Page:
For the first time ever, bees have been added to the list of endangered species in the US, with seven species of the Hawaiian yellow-faced bee now officially considered endangered.
However, there has been continued debate amongst scientists over the reasons for the steady decline in global bee populations over the past several years.
Dr Christian Maus, global lead scientist and bee care and pollinator safety manager at Bayer Crop Science in Germany, says that there are numerous misconceptions about bees and their conservation status, as many people do not know the difference between honey bees and wild bees.
Most honey bees, Apis mellifera, are kept by beekeepers and make large volumes of honey, whereas wild bees exist only in the wild and make very little honey, which is for their own consumption.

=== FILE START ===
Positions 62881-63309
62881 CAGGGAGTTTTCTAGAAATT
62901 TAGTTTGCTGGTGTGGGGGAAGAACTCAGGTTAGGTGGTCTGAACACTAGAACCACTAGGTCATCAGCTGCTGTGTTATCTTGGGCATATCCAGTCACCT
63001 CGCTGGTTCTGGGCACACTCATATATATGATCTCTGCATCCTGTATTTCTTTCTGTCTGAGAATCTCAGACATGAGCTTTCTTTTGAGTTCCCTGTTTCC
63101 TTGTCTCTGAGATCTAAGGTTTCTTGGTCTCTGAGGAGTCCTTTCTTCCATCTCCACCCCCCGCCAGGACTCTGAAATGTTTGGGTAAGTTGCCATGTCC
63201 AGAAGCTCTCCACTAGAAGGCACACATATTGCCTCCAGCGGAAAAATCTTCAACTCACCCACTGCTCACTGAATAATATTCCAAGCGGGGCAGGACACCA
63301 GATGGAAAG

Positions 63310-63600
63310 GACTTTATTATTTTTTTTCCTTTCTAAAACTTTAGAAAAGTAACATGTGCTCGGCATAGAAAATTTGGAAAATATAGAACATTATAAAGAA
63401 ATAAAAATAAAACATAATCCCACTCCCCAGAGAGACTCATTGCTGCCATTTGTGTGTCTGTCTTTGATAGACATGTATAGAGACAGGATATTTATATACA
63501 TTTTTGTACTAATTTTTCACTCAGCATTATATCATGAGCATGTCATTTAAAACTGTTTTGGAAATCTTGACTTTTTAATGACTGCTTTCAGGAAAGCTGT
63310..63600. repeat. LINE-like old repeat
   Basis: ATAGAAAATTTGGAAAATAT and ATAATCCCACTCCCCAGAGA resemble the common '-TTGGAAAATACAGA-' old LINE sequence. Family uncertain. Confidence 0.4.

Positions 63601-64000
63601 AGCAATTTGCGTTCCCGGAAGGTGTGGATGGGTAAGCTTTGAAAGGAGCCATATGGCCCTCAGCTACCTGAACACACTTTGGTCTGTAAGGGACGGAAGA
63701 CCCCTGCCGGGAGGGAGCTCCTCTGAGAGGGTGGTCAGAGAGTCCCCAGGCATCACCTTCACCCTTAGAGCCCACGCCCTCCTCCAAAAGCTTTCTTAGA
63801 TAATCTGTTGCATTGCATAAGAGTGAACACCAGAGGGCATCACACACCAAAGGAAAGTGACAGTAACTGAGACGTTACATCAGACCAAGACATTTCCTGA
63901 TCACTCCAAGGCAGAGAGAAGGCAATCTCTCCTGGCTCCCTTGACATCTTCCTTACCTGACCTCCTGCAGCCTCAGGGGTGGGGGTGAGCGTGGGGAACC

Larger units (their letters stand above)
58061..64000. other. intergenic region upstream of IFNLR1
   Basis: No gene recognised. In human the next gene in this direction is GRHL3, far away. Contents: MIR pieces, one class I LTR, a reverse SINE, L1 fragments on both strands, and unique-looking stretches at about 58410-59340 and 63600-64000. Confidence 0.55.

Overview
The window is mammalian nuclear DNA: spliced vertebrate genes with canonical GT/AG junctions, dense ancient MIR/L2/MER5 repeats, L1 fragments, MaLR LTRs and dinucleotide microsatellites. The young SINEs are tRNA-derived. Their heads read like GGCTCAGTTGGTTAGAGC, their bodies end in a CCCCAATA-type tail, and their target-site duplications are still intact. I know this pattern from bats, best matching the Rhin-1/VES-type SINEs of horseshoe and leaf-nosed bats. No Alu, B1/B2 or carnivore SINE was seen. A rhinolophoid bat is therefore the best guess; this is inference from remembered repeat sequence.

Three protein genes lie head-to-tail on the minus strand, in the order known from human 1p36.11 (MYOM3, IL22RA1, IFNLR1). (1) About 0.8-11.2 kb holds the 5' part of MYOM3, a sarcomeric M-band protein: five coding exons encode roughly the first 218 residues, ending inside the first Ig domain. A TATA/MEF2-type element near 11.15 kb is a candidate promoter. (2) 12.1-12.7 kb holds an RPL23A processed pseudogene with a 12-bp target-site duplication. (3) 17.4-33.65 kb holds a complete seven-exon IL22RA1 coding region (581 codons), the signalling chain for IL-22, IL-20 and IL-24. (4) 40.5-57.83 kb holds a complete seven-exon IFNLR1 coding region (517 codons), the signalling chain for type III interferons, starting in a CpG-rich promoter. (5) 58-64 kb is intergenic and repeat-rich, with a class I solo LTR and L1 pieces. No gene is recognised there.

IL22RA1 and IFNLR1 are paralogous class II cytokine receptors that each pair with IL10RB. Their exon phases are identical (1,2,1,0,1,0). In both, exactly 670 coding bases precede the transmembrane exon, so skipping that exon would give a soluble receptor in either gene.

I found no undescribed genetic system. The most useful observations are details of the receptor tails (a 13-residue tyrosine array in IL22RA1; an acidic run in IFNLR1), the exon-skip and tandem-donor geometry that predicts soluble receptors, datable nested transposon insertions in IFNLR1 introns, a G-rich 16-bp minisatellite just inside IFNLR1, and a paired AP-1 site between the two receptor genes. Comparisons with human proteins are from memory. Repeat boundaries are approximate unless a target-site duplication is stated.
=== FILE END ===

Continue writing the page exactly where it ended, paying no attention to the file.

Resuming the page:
Maus spoke to Farmer’s Weekly about some of these misconceptions.
Honey bee populations are declining
According to a paper published in the International Journal for Parasitology by the United Nations’ Food and Agriculture Organization (FAO), honey bee populations are decreasing.
“Currently, both managed and wild pollinators are suffering alarming declines in many parts of the world,” the paper states. Maus says that this assertion is inaccurate; honey bee numbers are “clearly rising” and not declining. “Honey bees are not endangered and not on a list of endangered species.”
He agrees, however, that wild bee populations are decreasing, and argues that the greatest threat to these populations is habitat loss, as most wild bee species rely on specific habitat structures, as well as plants and nesting sites, which are declining as a result of modern agriculture.
Pesticides are a great threat